How to adopt a dog from Thailand: a chance to save a life

There are about one million stray dogs and cats in Thailand, according to Thailand’s Livestock Development Department. And what’s alarming is that this number could reach 2 million in 2027. That’s what brings us to this topic: how to adopt a dog FROM or IN Thailand. We would like to encourage everyone looking for a furry companion to adopt and not shop. #adoptdontshop

Why is the increasing stray animal population an issue? This is a matter of population control and wellbeing/welfare of the animals. 

As one of the consequences from Coronavirus, the stray population in shelters is ballooning. Strays outside of the shelters either have to fend themselves or they are usually taken care of by some kind-hearted citizens. Many of these citizens are actually also facing financial difficulties due to Coronavirus. 

If you are an animal lover who is looking for a dog companion, then you can make a difference by adopting a dog IN Thailand or FROM Thailand. Remember, a small act like this could change the whole world for one’s life.

How to adopt a dog from Thailand_Soi Dog Newsletter

Source: Soi Dog Foundation April Newsletter 2021

Table of Contents

Thailand's dog adoption requirement

If you are in Thailand, there is no formal requirement per se. The process can be as easy as adopting stray dogs or cats from the streets or finding people/organizations who are looking for adopters. 

If you are adopting a dog from people or organizations who are providing temporary shelters, you might need to sign a simple adoption agreement. The agreement is mostly there to protect the animal, ensuring that you will not torture or sell the animal.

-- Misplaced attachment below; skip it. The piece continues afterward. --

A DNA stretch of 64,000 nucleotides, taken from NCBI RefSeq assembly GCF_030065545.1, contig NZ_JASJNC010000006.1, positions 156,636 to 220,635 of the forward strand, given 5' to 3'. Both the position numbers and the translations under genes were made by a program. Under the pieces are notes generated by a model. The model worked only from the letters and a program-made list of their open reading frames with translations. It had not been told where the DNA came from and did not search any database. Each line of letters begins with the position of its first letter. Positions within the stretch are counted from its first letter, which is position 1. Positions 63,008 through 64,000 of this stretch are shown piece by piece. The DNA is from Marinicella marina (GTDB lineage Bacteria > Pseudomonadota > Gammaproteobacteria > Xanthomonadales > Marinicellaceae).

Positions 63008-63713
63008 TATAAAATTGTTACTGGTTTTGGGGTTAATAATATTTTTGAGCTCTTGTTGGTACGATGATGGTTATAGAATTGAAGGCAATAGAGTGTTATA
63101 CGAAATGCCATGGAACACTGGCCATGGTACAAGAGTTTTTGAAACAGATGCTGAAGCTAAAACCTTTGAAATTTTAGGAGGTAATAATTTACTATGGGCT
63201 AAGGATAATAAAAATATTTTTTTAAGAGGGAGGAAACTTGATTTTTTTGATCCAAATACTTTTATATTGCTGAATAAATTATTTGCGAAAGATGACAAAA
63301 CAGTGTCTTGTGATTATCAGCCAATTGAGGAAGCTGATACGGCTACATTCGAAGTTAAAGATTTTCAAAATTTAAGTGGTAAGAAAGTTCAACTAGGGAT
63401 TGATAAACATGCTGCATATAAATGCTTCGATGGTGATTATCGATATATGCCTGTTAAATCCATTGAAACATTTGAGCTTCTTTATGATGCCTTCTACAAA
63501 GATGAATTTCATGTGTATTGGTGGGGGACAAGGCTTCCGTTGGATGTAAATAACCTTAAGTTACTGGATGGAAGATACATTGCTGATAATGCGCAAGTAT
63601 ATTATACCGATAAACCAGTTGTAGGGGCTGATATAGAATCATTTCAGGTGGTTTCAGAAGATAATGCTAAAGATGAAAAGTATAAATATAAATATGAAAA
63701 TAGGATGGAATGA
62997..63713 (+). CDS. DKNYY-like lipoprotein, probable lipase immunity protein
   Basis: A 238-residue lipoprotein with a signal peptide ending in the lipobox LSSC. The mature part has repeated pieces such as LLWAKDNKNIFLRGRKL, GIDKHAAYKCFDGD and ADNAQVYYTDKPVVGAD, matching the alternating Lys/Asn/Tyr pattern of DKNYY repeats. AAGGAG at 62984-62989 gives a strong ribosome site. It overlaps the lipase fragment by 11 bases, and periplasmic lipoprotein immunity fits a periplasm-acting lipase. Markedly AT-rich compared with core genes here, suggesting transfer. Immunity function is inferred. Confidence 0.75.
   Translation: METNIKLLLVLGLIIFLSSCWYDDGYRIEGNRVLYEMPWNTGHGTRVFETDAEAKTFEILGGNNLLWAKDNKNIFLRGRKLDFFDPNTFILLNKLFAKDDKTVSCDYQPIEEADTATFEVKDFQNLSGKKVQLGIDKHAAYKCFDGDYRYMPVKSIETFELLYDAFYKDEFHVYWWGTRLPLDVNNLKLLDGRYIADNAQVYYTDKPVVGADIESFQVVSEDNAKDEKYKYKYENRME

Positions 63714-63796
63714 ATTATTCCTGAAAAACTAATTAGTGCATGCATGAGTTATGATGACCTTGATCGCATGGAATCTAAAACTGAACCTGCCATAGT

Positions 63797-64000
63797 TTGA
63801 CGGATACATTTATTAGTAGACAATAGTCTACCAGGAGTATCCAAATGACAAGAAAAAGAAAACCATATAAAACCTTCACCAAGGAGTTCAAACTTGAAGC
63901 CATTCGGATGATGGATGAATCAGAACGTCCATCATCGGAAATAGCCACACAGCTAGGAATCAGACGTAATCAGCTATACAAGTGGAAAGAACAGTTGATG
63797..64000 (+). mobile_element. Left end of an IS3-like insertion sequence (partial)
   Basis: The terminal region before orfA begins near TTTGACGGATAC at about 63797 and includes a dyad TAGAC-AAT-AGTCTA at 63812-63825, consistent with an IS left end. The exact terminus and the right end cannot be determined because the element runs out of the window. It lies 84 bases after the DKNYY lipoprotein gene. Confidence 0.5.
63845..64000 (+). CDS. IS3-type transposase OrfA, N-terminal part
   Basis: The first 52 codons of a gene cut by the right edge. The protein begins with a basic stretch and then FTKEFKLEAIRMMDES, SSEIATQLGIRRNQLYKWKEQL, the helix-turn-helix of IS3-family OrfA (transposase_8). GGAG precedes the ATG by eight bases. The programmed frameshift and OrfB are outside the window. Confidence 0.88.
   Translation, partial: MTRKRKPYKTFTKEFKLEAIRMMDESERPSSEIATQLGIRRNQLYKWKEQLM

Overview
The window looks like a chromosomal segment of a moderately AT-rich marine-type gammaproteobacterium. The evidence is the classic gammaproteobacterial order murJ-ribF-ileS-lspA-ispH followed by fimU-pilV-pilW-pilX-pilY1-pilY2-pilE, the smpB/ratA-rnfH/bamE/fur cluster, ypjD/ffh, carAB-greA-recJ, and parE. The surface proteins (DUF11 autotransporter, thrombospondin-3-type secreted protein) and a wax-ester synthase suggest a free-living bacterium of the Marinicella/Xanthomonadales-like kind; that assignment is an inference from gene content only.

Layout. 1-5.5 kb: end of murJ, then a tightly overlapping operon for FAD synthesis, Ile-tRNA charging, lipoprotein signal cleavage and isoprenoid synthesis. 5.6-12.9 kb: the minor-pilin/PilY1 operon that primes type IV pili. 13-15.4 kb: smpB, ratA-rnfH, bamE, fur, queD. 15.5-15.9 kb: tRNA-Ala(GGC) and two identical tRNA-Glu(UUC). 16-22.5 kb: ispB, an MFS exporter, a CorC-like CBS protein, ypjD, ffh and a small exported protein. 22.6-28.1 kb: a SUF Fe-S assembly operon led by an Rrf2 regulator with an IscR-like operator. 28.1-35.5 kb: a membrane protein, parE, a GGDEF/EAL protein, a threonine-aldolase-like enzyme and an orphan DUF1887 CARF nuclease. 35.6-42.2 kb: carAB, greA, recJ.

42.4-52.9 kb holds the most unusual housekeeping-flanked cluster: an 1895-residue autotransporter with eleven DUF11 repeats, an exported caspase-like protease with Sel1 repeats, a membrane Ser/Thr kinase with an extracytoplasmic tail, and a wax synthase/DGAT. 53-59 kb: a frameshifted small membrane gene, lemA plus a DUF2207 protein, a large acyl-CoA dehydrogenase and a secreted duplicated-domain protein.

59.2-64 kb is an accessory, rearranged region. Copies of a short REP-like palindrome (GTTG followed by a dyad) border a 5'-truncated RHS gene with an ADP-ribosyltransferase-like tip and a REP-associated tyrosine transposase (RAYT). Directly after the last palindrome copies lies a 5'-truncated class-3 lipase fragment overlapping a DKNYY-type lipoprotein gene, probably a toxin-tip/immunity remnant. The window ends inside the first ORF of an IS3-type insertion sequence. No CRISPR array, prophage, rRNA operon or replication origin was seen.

Where can you find stray dogs or cats for adoption in Thailand?

The first stop you can try is Facebook page. There are many Facebook communities with members who locate strays and search for appropriate adopters. While most pages are in Thai, some pages like Furget me not – Thailand and The Adoptable Puppy Café  post about dog adoptions in English. These communities/groups are very active and you’ll see new updates every now and then.

There are also renowned organizations in Thailand facilitating animal adoption process:

Adopting a dog from Thailand while you are not in the country is a much more complicated process and we will cover this in the next section.

Facebook page like The Adoptable Puppy Cafe regularly posts adoption information both in English and Thai.

How to adopt a dog from Thailand

While this is a novel idea, we have to admit that the process could be complicated (and this depends on where you live). Each country has its own processes when you want to bring a pet or animal into the country. For example, we have written about Thailand’s process in our other post.  

In general, most countries will require some preparation (for example vaccination) and paperwork (info about the animal, health certificate etc.) done on the dog. Upon arrival of the adopted dog in your country, there might also be a quarantine requirement. 

Whether you are physically in Thailand or overseas, having an organization on the ground will make the process a lot easier. For instance, the Soi Dog Foundation provides detailed information about this process and will help you through this process without any fee.

How to adopt a dog from Thailand_puppy

How easy is it to adopt a dog IN or FROM Thailand?

If you are in Thailand, the dog adoption process is very simple (almost non-existing). It can be as simple as picking up stray animals on the street as your own, or visiting a nearby shelter to adopt. 

However, if you are not in Thailand, it does get more complicated because it will involve cross-border migration. Don’t be disheartened by this, because there are local organizations like the Soi Dog Foundation that can help you get through this. They will make the preparation and paperwork process easier for you.

We have various insights into Thailand, go check out our other posts!

Transfer money to Thailand_featured